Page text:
Biden’s National Strategy Focuses on Food Security and Nutrition

by Marissa Sheldon, MPH
national strategy

Part of the Food Policy Snapshot Series

Policy name: Biden-Harris Administration National Strategy on Hunger, Nutrition, and Health

Overview: President Joe Biden has released a national strategy to achieve the goal of ending hunger, increasing healthy eating and physical activity, and reducing health disparities.

Location: United States

Population: 335.4 million

Food policy category: Food security, nutrition, preventive public health

Program goals: To end hunger, increase healthy eating, and increase physical activity among Americans by 2030. 

How it works: The National Strategy on Hunger, Nutrition, and Health is divided into five pillars with specific tasks to be accomplished within each.

  • Improving food access and affordability:
    • Increase number of individuals taking advantage of federal assistance programs.
    • Provide free healthy school meals to all and expand summer food benefits.
    • Expand SNAP eligibility to reach additional underserved populations. 
    • Increase funding for the Older Americans Act nutrition programs. 
    • Make it easier for individuals to access health and nutrition assistance programs. 
    • Leverage housing organizations to increase food access.
    • Improve transportation options to and from food retailers.
    • Reduce barriers to food recovery in order to prevent food waste.
    • Improve access to emergency food.
  • Integrating nutrition and health.
    • Expand access to “food is medicine” interventions and nutrition counseling for Medicare and Medicaid beneficiaries. 
    • Support the prevention and management of type 2 diabetes.
    • Support wellness and nutritional care for low-income children. 
    • Screen for food insecurity through federal healthcare systems. 
    • Incentivize hospitals and healthcare providers to screen for food insecurity and other social determinants of health. 
    • Ensure that all medical professionals receive nutrition education. 
  • Empowering all consumers to make and have access to healthy choices. 
    • Update food labels with front-of-package labeling systems and ensure that “healthy” food labels align with current science. 
    • Make nutrition information easy to access when grocery shopping online.
    • Expand SNAP incentives for purchasing fruits and vegetables. 
    • Lower the sodium and added sugar content of prepared food.
    • Limit the marketing of unhealthy foods and beverages.
    • Increase access to local foods.
    • Expand breastfeeding support and counseling for mothers.
    • Support regular updates to the Dietary Guidelines for Americans and provide a national nutrition education campaign. 
  • Supporting physical activity for all.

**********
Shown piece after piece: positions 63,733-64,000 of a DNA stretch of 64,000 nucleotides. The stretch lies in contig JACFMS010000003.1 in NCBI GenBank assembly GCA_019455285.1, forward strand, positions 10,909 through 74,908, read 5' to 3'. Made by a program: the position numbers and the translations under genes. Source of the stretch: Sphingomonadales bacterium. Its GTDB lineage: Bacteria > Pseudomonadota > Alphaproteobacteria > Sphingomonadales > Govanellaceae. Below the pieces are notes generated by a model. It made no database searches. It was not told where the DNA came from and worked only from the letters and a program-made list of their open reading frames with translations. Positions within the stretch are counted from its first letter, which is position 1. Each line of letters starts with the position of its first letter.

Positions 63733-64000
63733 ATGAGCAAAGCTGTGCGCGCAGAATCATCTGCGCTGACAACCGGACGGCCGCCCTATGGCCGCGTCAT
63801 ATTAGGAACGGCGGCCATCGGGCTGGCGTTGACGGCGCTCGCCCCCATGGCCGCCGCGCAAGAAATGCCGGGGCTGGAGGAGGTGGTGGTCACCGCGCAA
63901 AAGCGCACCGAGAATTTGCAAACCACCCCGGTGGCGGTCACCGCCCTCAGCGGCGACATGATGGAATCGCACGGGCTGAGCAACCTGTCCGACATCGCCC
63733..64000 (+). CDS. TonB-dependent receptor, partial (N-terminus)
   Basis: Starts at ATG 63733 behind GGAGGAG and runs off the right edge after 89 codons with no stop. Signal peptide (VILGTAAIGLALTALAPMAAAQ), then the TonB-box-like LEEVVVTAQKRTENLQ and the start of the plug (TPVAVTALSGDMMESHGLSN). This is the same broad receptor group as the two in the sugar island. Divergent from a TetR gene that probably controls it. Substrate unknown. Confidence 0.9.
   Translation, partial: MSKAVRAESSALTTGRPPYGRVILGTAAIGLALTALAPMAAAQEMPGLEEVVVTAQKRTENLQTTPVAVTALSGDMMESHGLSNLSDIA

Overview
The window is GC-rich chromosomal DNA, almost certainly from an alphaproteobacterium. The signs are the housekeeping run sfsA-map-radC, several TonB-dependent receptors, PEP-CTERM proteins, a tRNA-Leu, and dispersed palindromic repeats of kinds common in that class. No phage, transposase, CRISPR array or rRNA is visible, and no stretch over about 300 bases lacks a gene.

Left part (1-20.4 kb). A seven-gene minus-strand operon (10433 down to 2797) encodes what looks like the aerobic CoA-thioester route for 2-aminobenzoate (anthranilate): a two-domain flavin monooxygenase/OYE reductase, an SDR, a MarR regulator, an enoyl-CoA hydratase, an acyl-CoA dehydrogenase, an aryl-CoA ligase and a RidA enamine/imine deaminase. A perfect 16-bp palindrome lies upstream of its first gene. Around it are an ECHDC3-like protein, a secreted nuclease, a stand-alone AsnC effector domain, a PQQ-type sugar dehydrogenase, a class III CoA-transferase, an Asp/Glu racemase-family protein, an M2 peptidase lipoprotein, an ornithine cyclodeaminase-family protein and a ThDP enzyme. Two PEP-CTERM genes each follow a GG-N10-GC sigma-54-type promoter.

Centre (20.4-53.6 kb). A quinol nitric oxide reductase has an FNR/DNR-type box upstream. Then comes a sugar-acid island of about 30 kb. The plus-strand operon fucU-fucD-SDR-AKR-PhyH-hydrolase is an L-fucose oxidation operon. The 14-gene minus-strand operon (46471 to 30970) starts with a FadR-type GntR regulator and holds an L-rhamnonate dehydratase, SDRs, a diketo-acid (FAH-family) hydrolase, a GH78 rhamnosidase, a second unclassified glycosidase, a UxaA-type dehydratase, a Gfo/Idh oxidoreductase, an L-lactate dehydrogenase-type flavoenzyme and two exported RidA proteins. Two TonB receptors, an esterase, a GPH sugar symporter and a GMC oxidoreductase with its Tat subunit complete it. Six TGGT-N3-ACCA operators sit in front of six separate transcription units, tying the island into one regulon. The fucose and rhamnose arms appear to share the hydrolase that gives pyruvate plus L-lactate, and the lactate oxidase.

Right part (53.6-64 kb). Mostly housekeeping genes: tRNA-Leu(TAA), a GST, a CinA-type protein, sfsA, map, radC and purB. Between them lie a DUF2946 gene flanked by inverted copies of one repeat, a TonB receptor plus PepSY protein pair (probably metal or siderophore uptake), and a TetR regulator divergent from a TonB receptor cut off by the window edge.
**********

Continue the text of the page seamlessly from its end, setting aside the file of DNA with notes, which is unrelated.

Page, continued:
• Connect more people to parks.
    • Promote active transportation (walking and biking) and land-use policies that support physical activity.
    • Support children’s physical activity.
    • Provide regular updates to the Physical Activity Guidelines for Americans and increase awareness about the importance of physical activity. 
  • Enhancing nutrition and food security research. 
    • Increase funding to support research for evidence-based policies.
    • Ensure diversity in nutrition, health, and food security research.
    • Evaluate federal assistance programs and identify areas in need of improvement.
    • Research the intersection of climate change, food security, and nutrition. 

More than $8 billion is being invested in advancing the strategy. 

Progress to date: The Strategy was released on September 28, 2022, the same day the Biden administration hosted the White House Conference on Hunger, Nutrition, and Health

Why it is important: In 2021, more than 10 percent of households experienced food insecurity for at least part of the year. Diet-related chronic diseases, including heart disease, stroke, type 2 diabetes, and some cancers, are among the leading killers in the United States, with heart disease and cancer causing the most deaths among Americans in 2020. Increasing access to food, particularly healthy food, and improving the nutritional quality of all Americans’ diets, regardless of sociodemographics, is crucial to enhancing overall health and quality of life. 

Program/Policy initiated: The strategy was released on September 28, 2022.

Point of contact: The White House

Similar practices: In June 2022, the United Kingdom released a Government Food Strategy to provide healthier, more sustainable and affordable food for all. In the same month, Scotland passed its Good Food Nation Bill showing the government’s commitment to becoming a nation in which all people take pride in, and benefit from, the food they produce and eat.  

Evaluation: A formal evaluation has not yet been conducted, but the Strategy has received support from various organizations including the United States Department of Agriculture, the Food Research and Action Center, the Public Health Institute, the Center for Science in the Public Interest, the National League of Cities, and the National Association of Counties.  

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